Common law claim

The Transport Accident Scheme provides that those who have suffered a “Serious Injury” as a result of the negligence of another person may sue in Court for common law damages which can include pain and suffering and economic loss.

A serious injury can be determined through:

  • having a 30 per cent impairment;
  • the TAC agreeing that the injury was serious; or
  • a Court granting permission to sue, because the injury was serious.

The law provides that if a permanent impairment of 30 per cent or more is not assessed, you may still have suffered a serious injury where one of the following has occurred:

  1. there is a serious long-term impairment or loss of a body function;
  2. there is permanent serious disfigurement;
  3. there is severe long-term mental or behavioural disturbance; or
  4. loss of a foetus.

An inability to perform your normal work or carry out your usual activities needs to be considered when looking at whether your injury may be deemed serious.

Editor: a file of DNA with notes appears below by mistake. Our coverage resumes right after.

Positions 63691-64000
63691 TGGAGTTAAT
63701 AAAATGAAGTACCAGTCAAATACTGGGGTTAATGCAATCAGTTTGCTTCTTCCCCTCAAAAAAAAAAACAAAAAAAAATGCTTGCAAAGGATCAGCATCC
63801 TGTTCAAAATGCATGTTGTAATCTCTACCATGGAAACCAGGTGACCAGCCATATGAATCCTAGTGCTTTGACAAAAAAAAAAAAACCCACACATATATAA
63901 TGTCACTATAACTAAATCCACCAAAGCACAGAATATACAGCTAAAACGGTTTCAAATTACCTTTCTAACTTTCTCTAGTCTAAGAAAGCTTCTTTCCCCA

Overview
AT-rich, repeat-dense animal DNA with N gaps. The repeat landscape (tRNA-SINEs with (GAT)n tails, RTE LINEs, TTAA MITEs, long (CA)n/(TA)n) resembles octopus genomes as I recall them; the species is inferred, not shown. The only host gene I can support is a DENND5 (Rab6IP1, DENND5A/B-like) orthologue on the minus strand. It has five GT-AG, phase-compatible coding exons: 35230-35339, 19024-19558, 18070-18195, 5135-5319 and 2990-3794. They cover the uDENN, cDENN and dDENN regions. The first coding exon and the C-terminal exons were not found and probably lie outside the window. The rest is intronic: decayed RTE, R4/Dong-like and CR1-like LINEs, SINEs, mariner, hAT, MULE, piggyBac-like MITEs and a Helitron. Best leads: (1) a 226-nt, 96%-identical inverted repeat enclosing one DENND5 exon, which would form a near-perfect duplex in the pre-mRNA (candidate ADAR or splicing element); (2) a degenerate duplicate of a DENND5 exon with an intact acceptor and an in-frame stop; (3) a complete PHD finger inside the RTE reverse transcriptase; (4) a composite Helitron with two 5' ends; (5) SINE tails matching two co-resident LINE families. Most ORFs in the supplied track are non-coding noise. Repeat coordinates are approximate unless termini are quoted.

Public Liability Claims

If it can be established that your injury was caused by negligence, you can sue to recover your financial loss. This includes the cost of medical treatment and/or lost earnings during your time of incapacity. This type of compensation is payable regardless of the severity of your injury.

In addition to loss of earnings and out of pocket medical expenses, you can claim compensation for the pain and suffering you have suffered as a result of the injury. You are unable to seek this type of compensation unless you have suffered a “significant injury”. A “significant injury” is either:

  • a rating of 5 per cent or more permanent impairment for a spinal injury